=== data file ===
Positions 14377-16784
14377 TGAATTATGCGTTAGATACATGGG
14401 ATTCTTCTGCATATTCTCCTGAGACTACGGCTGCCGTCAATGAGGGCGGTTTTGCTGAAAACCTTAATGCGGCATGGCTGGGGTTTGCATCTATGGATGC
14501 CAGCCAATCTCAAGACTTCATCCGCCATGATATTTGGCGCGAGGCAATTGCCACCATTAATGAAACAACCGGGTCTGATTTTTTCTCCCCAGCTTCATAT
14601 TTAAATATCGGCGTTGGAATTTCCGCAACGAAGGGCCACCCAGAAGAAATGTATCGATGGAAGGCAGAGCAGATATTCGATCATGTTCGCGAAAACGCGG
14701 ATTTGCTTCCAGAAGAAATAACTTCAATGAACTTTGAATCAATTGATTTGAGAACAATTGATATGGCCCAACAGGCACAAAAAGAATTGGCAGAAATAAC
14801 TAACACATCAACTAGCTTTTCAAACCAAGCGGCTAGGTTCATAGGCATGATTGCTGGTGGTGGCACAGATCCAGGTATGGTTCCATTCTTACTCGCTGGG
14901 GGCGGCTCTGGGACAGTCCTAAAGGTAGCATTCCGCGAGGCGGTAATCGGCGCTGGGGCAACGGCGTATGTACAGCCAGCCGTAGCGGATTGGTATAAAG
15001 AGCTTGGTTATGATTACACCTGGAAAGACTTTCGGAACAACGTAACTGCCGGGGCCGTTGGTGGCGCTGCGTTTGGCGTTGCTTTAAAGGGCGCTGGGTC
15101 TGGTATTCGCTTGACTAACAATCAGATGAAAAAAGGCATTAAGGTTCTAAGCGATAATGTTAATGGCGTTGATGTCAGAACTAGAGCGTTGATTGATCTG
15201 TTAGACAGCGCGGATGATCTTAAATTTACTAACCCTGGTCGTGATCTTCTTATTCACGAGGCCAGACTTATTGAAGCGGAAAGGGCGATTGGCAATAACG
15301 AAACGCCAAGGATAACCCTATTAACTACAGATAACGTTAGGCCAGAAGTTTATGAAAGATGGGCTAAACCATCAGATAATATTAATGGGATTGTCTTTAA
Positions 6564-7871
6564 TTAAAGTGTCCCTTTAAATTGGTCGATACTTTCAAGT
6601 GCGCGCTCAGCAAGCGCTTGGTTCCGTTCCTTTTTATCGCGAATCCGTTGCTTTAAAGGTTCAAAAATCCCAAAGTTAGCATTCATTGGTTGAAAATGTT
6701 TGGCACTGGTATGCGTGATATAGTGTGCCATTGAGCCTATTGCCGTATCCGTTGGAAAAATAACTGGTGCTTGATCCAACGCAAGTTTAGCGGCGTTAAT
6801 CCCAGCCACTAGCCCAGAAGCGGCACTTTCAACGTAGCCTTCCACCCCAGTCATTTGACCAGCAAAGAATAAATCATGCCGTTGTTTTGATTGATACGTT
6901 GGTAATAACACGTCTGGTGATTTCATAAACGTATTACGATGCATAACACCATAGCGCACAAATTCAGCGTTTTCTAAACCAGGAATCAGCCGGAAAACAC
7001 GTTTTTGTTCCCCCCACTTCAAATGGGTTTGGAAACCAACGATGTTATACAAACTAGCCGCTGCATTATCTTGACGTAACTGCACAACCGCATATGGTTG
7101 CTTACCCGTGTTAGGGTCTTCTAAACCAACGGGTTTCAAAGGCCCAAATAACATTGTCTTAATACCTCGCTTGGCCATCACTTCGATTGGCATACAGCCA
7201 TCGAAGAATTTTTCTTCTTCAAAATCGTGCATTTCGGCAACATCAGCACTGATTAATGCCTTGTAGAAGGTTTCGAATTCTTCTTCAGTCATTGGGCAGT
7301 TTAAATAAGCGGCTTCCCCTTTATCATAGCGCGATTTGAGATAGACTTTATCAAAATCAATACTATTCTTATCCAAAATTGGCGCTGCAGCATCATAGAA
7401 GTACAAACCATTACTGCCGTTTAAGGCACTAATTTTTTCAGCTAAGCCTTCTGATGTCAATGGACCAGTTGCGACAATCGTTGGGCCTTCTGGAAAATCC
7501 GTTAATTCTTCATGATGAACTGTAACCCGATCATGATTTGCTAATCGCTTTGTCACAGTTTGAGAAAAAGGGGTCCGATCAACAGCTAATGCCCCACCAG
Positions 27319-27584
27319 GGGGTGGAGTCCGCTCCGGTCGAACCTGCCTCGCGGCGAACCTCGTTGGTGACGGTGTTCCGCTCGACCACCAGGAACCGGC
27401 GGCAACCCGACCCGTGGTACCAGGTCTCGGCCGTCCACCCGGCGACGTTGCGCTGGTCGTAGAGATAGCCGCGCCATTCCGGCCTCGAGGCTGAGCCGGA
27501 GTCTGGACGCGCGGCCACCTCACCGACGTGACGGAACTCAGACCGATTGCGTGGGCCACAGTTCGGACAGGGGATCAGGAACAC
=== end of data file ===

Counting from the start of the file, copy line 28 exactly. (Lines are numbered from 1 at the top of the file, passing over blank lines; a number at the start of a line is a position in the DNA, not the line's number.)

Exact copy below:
27501 GTCTGGACGCGCGGCCACCTCACCGACGTGACGGAACTCAGACCGATTGCGTGGGCCACAGTTCGGACAGGGGATCAGGAACAC